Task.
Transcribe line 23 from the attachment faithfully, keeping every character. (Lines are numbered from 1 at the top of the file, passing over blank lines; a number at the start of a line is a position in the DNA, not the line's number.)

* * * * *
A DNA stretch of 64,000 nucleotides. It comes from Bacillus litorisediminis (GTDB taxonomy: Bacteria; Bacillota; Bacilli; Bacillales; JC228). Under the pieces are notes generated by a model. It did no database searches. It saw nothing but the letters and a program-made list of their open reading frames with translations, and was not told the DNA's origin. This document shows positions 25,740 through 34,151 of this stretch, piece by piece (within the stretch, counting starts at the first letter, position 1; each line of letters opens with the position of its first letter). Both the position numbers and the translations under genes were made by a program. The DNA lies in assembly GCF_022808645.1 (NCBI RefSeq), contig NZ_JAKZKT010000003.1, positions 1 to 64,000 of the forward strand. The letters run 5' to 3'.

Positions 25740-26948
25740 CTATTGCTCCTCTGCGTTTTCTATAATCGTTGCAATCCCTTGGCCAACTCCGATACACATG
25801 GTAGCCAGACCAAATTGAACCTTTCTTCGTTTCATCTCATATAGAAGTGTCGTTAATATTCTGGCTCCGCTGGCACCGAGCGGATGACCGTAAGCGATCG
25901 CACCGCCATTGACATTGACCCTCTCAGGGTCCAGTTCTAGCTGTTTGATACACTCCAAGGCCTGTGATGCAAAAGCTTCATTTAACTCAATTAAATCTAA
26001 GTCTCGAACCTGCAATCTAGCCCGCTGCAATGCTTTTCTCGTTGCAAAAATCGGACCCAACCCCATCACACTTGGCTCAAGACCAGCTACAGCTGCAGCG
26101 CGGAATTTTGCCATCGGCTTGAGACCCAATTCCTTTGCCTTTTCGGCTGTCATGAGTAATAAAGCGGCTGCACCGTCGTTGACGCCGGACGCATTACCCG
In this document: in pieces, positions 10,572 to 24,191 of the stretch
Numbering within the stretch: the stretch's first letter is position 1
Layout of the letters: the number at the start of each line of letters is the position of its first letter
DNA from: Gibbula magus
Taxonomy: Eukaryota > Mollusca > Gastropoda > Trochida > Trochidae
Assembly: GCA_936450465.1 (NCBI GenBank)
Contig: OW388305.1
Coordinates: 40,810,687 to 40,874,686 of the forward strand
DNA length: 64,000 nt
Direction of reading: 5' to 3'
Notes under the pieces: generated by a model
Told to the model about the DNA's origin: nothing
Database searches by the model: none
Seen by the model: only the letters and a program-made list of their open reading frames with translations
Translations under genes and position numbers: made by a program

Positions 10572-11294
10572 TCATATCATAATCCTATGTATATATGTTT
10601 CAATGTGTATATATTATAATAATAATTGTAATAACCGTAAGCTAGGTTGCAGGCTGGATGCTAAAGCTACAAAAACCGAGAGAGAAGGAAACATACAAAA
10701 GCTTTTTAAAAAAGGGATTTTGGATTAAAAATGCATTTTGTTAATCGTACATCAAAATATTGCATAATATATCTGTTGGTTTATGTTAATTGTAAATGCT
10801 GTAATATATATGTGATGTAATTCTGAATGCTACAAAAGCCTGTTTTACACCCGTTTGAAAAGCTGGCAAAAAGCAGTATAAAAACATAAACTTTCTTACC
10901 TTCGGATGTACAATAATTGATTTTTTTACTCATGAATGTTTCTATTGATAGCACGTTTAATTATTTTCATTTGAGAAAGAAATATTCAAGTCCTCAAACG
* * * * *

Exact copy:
Positions 10572-11294